The first major production of Hedwig was at the Jane Street Theatre downtown, which presented a grungier aesthetic for the show. To make the show feel at home on a Broadway stage, the creative team devised the premise that Hedwig's show takes place on the disused set from the musical version of "The Hurt Locker," which purportedly closed the night before. They've even given us a taste of the show's love theme, as sung here by Yitzhak.

"Angry Inch" Ultimately, Hedwig comes to the conclusion that the only way for Hansel to leave East Berlin with Luther is to "leave a little piece of himself behind" by way of a sex-change operation. Unfortunately, Hedwig's sex change "got botched," leaving her with an "angry inch," as she calls it. The song represents a powerful, angry moment for Hedwig as she explains her past. Harris shines on the track, wailing "six inches forward and five inches back" with raw energy. It's also a chance for the band (Tits of Clay) to shine.

"Wig In a Box"

What cruel irony! Hedwig does end up in the U.S. — in Junction City, Kansas. But on the one-year anniversary of their nuptials, Luther leaves her, on the same day as the fall of the Berlin Wall. Hedwig is left in pain and despair, but her mood picks up as soon as she's "pulling a wig down from the shelf" in this jaunty number. All of a sudden, she's living in fantasy world like her pop idols ( Farrah Fawcett gets a shout-out at 3:20). Onstage, Hedwig leads a sing-along in front of a wall of wigs; listeners can get a taste of the effect at home at 3:52.

Lena Hall
Photo by Joan Marcus

"Wicked Little Town"

As a means of recovery, Hedwig forms a band called the Angry Inch and befriends a young Christian army brat named Tommy Speck, whom she dubs Tommy Gnosis (for greater, more godlike dramatic effect). One of the Angry Inch's tunes is this track, a piano-driven reflection on Hedwig's doomed relationship with Tommy, who eventually betrays her by stealing her songs and breaking out on his own as a pop star. The premise of the production has Hedwig performing at the Belasco Theatre while a Tommy Gnosis concert rages in Times Square, so he's literally (well, figuratively) feet away as she sings this song.

"The Long Grift"

Because Hedwig is too angry to sing it, Yitzhak takes on the task of singing this tune, an incrimination of Tommy, whose misdeeds continue to haunt "internationally ignored songstress" Hedwig. "I'm just another dollar," Yitzhak sings, "that you made in your long, long grift." Listen in awe as Lena Hall blows the roof of the song shortly after the 2:00 mark.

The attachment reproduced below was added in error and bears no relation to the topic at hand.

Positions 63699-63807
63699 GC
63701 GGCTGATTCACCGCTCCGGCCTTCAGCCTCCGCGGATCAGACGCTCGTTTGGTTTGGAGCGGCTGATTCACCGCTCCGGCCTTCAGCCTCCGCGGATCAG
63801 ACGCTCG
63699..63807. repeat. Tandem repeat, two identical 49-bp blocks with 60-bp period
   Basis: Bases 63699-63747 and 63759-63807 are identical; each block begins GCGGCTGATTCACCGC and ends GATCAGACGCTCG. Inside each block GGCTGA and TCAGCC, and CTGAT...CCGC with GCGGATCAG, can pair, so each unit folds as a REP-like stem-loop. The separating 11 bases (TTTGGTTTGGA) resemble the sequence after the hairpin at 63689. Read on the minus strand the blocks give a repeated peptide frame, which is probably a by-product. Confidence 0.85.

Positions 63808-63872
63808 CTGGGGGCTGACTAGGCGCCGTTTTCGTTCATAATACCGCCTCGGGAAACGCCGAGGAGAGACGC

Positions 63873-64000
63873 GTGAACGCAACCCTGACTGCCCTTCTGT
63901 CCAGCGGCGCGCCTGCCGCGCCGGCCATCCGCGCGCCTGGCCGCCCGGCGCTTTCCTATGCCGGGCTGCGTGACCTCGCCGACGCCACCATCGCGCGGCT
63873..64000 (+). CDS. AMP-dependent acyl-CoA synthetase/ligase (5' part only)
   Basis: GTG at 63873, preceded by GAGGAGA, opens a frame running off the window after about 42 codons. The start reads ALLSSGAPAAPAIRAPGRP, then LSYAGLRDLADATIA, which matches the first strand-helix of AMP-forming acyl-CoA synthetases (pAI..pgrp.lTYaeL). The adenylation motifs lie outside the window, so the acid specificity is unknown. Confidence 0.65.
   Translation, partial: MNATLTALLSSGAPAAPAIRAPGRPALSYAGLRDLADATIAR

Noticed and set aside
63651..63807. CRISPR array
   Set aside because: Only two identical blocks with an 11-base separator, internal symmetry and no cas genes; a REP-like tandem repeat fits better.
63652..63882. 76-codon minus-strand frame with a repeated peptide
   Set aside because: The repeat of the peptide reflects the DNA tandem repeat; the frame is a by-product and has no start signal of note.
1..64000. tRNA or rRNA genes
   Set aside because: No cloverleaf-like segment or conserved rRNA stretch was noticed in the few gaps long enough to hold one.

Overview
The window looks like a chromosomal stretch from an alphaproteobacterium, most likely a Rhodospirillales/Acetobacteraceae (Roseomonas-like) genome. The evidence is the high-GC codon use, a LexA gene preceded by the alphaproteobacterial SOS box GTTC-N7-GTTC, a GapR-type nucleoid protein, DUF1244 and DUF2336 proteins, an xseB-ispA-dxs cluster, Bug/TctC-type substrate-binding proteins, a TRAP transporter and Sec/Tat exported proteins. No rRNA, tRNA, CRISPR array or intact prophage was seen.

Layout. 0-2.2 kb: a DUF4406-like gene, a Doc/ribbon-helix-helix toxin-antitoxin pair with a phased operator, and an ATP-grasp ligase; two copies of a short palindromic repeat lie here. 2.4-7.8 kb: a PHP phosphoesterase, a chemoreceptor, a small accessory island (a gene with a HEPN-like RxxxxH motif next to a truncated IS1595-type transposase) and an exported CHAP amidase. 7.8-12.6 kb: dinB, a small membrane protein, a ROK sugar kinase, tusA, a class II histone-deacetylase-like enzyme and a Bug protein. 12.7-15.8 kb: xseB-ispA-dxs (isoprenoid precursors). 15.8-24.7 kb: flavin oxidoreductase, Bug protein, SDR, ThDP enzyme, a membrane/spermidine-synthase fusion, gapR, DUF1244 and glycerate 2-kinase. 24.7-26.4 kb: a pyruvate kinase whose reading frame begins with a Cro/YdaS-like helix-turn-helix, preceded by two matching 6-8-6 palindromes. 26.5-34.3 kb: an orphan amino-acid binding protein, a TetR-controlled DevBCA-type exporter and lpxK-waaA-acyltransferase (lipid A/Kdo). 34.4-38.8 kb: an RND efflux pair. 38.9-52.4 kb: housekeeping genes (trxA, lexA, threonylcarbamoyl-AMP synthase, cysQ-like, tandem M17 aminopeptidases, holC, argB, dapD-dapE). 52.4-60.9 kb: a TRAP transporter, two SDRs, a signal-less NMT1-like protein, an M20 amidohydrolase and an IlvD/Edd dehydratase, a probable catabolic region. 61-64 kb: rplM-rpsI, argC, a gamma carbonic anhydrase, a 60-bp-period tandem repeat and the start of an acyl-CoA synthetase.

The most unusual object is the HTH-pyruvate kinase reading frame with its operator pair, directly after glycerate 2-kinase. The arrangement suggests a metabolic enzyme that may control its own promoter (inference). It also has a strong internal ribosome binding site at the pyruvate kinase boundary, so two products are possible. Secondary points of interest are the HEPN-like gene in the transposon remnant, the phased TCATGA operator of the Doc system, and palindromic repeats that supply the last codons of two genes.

"Hedwig's Lament"

In a quieter moment of introspection, Hedwig — backed by only piano chords — rehashes her gender-bridging past. "I gave a piece to my mother," she sings. "I gave a piece to my man. I gave a piece to the rock star; he took the good stuff and ran."

"Exquisite Corpse"

"Oh, God, I'm all sewn up," Hedwig sings as this thrash-infused track begins. The title of the song comes from a method of creating art whereby different artists add to a collaboration in turns blindly (without looking at the piece as a whole until it's completed). The song's lyrics reflect Hedwig's frustration as a creation or sorts, sewn together in pieces — also echoing back to the concept of being split from (and in constant search of) our other halves in "The Origin of Love." Harris's no-holds-barred approach to the song makes it one of the best (and most punk rock-infused) tracks on the album.

"Wicked Little Town (Reprise)"

In a startling onstage transformation, Harris transforms into Gnosis during the show's final segment for a reprise of "Wicked Little Town." On disc, it's not too different from the first iteration of this song on the album besides from being slightly more pop-inflected, but there's no harm in having two versions of such a great song.

"Midnight Radio"

In the show's finale, which builds from a slow burn to a triumphant climax, Hedwig comes to some manner of understanding about herself — "shining like the brightest star, a transmission on the midnight radio." Hedwig gives shoutouts at 1:54 to "Patti and Tina and Yoko, Aretha, and Nona and Nico" and herself, and Yitzhak has a chance, at 3:54, to wail along with the song's final refrains of "Lift up your hands," having been freed of his constraints by Hedwig and allowed to be fully himself — in drag. Hall's and Harris's impassioned final wails represent a great end to a well-produced, well-sung cast recording.